Married to Ross Fitzgerald.
- Studied at University at Buffalo
- Went to Oceanside Senior High School
Tzintzun Ramirez campaign
Becky Bond and Zack Malitz left Beto O'Rourke’s staff, less than a month after they’d helped the former Senate candidate rake in $6 million in the first day of his presidential campaign. It was seen, at the time, as a strategic shift for O’Rourke — away from the “big organizing” vision that drove his unexpectedly impactful 2018 Senate run. Now, Social Practice, the firm created by Bond and Malitz, who also worked on Sen. Bernie Sanders’s 2016 campaign for president, is turning its “big organizing” vision toward Cristina Tzintzun Ramirez, who on Monday announced her run for Senate in Texas.
Tzintzun Ramirez, a longtime organizer and the founder of a Texas-based nonprofit that mobilizes young Latino voters, is the latest candidate to jump into a crowded Democratic primary race for the Senate seat currently held by Republican John Cornyn — but she may be the Democrats’ best bet, considering her team and progressive platform.
Tzintzun Ramirez, who describes herself as a proud Irish Mexican American, is embracing progressive policy stances like Medicare For All, the Green New Deal, “massive divestment from Immigration and Customs Enforcement,” and rejecting all corporate PAC money. She also plans to roll out a “bold” immigration plan meant to “protect the rights of immigrant workers and families.”
And the 37-year-old hopeful’s campaign will be stacked with veterans from O'Rourke’s 2018 Senate race: Malitz, a key player on the 2016 Bernie Sanders campaign who went on to help create O'Rourke’s massive field operation in 2018, will serve as a senior adviser on Tzintzún Ramirez’s campaign. Katelyn Coghlan, former statewide deputy field director for O’Rourke’s campaign in 2018, will be campaign manager, and Ginny Goldman, co-founder of the Texas Organizing Project, will be a campaign chair. Bond said that she’ll also be helping Ramirez.
Malitz said that the campaign is hoping to raise $100,000 in the first 24 hours of the campaign and that early indications suggested the goal was attainable.
Ginny Goldman December 16, 2018 ·
Founder of TOP
Ginny Goldman came to Houston in 2003, a New Yorker by way of Chicago, where she'd been working as a community organizer for the left-wing Association of Community Organizations for Reform Now since she was 21.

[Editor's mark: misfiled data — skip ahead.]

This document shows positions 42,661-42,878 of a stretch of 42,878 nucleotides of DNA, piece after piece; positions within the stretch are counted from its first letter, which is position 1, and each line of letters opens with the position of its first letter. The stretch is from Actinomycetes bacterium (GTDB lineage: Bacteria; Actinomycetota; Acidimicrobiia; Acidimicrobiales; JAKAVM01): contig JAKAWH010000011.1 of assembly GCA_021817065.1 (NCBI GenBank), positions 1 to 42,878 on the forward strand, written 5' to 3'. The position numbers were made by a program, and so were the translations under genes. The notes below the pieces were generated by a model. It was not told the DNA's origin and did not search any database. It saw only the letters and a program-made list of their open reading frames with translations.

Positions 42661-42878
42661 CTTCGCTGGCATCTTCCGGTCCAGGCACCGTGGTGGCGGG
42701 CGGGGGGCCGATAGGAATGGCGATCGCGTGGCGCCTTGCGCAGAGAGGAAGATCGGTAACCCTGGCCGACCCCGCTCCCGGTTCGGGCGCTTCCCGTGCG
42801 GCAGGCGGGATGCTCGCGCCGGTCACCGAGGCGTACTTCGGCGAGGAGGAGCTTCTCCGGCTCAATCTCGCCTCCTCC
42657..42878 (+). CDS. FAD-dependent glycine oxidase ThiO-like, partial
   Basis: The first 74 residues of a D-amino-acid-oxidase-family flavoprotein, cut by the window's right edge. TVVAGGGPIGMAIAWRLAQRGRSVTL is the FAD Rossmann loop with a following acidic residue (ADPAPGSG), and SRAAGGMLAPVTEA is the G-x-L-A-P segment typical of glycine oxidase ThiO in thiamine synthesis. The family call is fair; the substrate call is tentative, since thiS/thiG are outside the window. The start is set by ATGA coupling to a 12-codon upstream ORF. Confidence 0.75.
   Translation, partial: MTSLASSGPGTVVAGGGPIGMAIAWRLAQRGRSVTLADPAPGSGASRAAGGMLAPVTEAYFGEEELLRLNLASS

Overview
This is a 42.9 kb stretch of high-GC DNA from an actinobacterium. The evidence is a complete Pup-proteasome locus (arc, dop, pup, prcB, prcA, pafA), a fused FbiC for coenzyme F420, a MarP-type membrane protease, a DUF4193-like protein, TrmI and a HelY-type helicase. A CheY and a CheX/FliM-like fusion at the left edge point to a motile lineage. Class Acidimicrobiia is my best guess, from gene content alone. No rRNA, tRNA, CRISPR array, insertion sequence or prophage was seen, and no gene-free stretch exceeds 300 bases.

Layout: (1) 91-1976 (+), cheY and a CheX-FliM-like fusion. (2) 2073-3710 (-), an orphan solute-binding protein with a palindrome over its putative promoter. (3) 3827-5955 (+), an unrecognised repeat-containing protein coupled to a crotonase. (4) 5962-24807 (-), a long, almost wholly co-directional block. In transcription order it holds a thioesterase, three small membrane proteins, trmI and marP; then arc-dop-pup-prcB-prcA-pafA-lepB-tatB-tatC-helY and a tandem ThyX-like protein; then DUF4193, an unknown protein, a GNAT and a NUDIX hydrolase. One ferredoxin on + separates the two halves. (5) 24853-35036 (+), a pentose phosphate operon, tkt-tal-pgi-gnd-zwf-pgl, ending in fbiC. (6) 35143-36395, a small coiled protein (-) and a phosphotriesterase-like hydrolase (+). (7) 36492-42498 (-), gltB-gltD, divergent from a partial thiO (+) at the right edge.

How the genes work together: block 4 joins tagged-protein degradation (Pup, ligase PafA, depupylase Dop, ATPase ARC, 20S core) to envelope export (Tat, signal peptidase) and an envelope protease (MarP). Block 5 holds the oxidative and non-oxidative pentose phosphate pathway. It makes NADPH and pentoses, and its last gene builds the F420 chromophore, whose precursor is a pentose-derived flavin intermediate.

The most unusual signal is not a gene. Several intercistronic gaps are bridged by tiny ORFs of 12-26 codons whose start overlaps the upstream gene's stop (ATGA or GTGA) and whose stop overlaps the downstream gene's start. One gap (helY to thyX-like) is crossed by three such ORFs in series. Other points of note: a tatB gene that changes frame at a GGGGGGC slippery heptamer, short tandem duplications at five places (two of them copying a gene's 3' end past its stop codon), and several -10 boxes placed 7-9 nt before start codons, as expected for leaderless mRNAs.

For ACORN, she knocked on Houston doors. And soon, she came to a realization: "What works in Chicago doesn't necessarily work here," she says. "What works on the East Coast doesn't necessarily work here. What works in other southern places doesn't necessarily work here."
Progress, she thought, required a Texas solution built for the vagaries of a big city that was diverse, cosmopolitan, and part of the heavily Republican Deep South. Many national campaigns run by unions, other big left-leaning non-profits or Democratic Party affiliates didn't even include Houston.
She built Texas Organizing Project with three main thrusts: shoe-leather canvassing in the neighborhoods; policy and legal research; and direct political action via voter turnout efforts and a political action committee.
TOP staff photo
Texas Organizing Project June 30, 2016;
Today, we're celebrating Ginny Goldman's last day as TOP's executive director. Thank you Ginny for having the vision, passion and courage to help found this organization and for leading it for more than six years. We love you! — with Crystal Zermeno, Tarsha Jackson, Daniel Joseph Barrera, Mitzi Ordonez, Luvia Tapia, Mary Moreno Montejano, Tiffany Bergman Hogue, Tarah Taylor, Dorothy Dotty Wagner, Bri Brown, Michelle Tremillo, Gloria Villarreal, Robert Tiznado, Laquita Garcia, Ginny Goldman, Constance C. Luo, Allison Brim, John Moore, Brandon Morgan, Kimberly Olsen, Lola Garcia, Laura Perez-Boston and Silvia Chicas.
Ginny Goldman is the former Executive Director of the Texas Organizing Project and Texas Organizing Project Education Fund, which she founded in 2009.. TOP and TOPEF conduct strategic, year-round community organizing centered on issue-based campaigns, and engage thousands of low-income, minority voters during election cycles. Prior to founding TOP, Ginny directed the Texas chapter of ACORN. Before moving to Texas, she worked as an organizer in Chicago where her work contributed to reforming the lending practices of a neighborhood bank that was discriminating against minority borrowers, and to cleaning up a contaminated industrial site in a Latino residential area. She holds a BA in American Studies from the State University of New York at Buffalo and is fluent in Spanish. Ginny lives in Houston with her husband Ross Fitzgerald and their two sons.